Northeastern China is experiencing power cuts because of coal shortages and the tightening of emissions standards.
Unprecedented power cuts in Northern China left millions without electricity, ground factories to a halt and sent workers to the hospital with carbon monoxide poisoning after ventilators lost power during a blackout.
“Sorry out of use” signs have become ubiquitous at petrol stations in many parts of the United Kingdom this week, while energy firms fold due to skyrocketing natural gas prices.
Energy prices across Europe are breaking records, too. Meanwhile, United States gas and coal producers are struggling to keep up with demand even before the Northern Hemisphere hits its winter period and heating demands skyrocket.
So what’s behind the global energy crunch? And how much worse could it get?
Here’s what you need to know.
First of all, how did we get here? Is the coronavirus pandemic to blame?
Partly, although analysts say the reasons behind the energy shortages are multifold and many of them predate the COVID-19 crisis.
It’s true that consumer and factory demand for energy has come roaring back after plummeting during the early months of the pandemic, leading to supply chain bottlenecks and production chain pain points.
But why the run on fossil fuels? I thought green energy was the future?
Many investors have pivoted to more renewable energy sources over the past five to 10 years as part of a global push to address climate change.
But the reality is that much of the world still relies on traditional sources of energy such as oil, coal and gas — especially as renewable sources get up and running.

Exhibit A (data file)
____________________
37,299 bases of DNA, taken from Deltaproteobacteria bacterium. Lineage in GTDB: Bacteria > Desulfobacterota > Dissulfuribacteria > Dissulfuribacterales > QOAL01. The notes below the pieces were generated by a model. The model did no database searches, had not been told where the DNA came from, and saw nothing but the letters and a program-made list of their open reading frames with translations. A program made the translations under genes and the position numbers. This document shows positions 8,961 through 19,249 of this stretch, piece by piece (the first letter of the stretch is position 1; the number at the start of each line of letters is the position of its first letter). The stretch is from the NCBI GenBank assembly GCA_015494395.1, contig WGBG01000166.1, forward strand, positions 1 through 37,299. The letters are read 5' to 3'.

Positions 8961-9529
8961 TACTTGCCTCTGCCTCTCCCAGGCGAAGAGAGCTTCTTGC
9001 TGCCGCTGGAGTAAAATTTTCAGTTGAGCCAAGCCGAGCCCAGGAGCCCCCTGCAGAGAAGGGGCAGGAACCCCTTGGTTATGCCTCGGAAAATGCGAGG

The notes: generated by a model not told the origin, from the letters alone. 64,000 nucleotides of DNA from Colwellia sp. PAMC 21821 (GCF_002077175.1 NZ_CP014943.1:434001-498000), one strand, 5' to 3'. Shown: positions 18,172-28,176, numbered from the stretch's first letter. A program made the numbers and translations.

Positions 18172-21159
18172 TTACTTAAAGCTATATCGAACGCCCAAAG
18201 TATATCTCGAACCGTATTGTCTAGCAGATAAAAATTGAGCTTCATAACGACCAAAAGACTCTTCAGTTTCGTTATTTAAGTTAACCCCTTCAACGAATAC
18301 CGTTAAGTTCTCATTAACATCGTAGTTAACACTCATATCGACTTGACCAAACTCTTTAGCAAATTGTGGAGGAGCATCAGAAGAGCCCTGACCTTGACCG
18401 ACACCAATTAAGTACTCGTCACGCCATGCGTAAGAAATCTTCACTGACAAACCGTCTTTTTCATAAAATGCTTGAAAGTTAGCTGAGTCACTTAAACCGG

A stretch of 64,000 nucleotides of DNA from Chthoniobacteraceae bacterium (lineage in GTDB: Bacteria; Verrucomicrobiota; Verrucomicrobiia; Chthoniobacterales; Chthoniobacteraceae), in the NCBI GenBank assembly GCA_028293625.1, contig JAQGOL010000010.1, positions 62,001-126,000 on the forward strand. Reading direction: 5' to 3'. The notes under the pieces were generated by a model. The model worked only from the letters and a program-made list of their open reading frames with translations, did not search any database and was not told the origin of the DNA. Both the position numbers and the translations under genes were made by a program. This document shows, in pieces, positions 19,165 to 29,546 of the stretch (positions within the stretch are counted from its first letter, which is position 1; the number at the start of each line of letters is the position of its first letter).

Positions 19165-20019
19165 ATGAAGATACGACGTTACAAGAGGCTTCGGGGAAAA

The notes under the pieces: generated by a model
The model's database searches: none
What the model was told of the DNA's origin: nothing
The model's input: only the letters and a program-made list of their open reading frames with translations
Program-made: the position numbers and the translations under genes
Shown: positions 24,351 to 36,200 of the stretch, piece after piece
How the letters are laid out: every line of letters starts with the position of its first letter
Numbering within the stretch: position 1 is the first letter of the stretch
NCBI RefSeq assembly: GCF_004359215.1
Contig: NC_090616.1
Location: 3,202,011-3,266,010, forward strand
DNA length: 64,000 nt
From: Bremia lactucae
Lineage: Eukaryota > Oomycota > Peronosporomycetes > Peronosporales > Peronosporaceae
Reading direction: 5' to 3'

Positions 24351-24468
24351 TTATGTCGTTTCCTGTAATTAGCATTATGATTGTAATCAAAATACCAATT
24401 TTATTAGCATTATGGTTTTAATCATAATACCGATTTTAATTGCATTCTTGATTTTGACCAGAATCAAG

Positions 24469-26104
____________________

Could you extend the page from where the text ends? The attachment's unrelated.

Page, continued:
And as they do, that has led to a lack of investment in fossil fuels, which is contributing to the current issues, analysts say.
“Gas, coal, oil, metals, mining — you pick — the old economy is significantly underinvested,” Jeff Currie, global head of commodities research at Goldman Sachs Group, explained in an interview with Bloomberg TV Tuesday. “We call it the revenge of the old economy. Poor returns saw capital redirected away from the old economy to the new economy.”
Does that mean we will see more investment in polluting fossil fuels?
Unclear, but the secretary-general of Organization of the Petroleum Exporting Countries (OPEC) warned that halting new investments in fossil fuel production would be “wrongheaded” as oil demand is expected to climb over the next several years even amid a push toward green energy.
Oil prices are currently hovering near $80 per barrel, a three-year high.
What about coal and gas?
Supply shortages in coal, gas and water have all driven energy prices sky-high in Europe. And China is scrambling to lay its hands on enough coal, driving up the price of the world’s dirtiest fossil fuel.
China uses more coal than the rest of the world combined, according to a guide on Chinese climate policy produced by Columbia University’s SIPA Center on Global Energy Policy. It is also the world’s leading coal producer, but the supply crunch has forced it to ration power and curb factory output.
Yikes. What’s causing the energy crunch in China?
There are several factors at play. Electricity prices are regulated in China, so even though coal prices are at record levels, firms can’t pass on the extra costs to consumers or factories. That means some power firms are losing money — and are hesitant to boost production to meet the current demand.
On Wednesday, China’s National Development and Reform Commission announced it would let firms increase prices to “reasonably reflect changes in demand, supply and costs,” Bloomberg News reported, but it’s unclear how high those prices will be allowed to go.